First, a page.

James Campbell

Halifax Water spokesperson James Campbell says the utility has a straightforward and consistent process which applies to all developers. (CBC)

A new apartment building on Washmill Lake Drive is just weeks away from its September opening, but there’s a problem — there’s no water service on site.

While water, stormwater and sewer lines have all been installed by the developer, nothing can flow through them until they are signed off on and taken over by Halifax Water.

Peter Giannoulis, the developer, alleges the reason for the problem dates back to when the utility's chief inspector showed up on site last month for an inspection. When the inspector questioned the use of concrete instead of asphalt on the site, Giannoulis threatened to sue.

Because of the lack of water service, Giannoulis has to have 10 to 20 water containers trucked in every day to be used for brick and drywall work.

Halifax Water says it just needs proof that four minor repairs of the system have been done for the problem to be resolved.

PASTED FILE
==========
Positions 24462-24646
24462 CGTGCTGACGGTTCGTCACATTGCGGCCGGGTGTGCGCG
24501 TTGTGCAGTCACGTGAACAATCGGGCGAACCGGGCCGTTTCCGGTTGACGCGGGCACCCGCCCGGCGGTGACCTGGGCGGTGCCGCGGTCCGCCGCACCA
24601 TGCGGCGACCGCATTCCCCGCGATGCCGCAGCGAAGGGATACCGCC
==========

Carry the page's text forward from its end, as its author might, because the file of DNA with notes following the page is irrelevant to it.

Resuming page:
“Once we hear back from the developer or the engineering firm that he’s hired that in fact the system is up to design and the engineer that he has hired has signed off on that, then we can proceed with the process,” said Halifax Water spokesperson James Campbell.

He says the problem is simply a communication breakdown between Giannoulis and his engineer and has nothing to do with the concrete and asphalt matter.

“The reality is we have a straightforward process that every developer… whether it’s a 500-unit apartment building or a single-family dwelling has to apply,” said Campbell.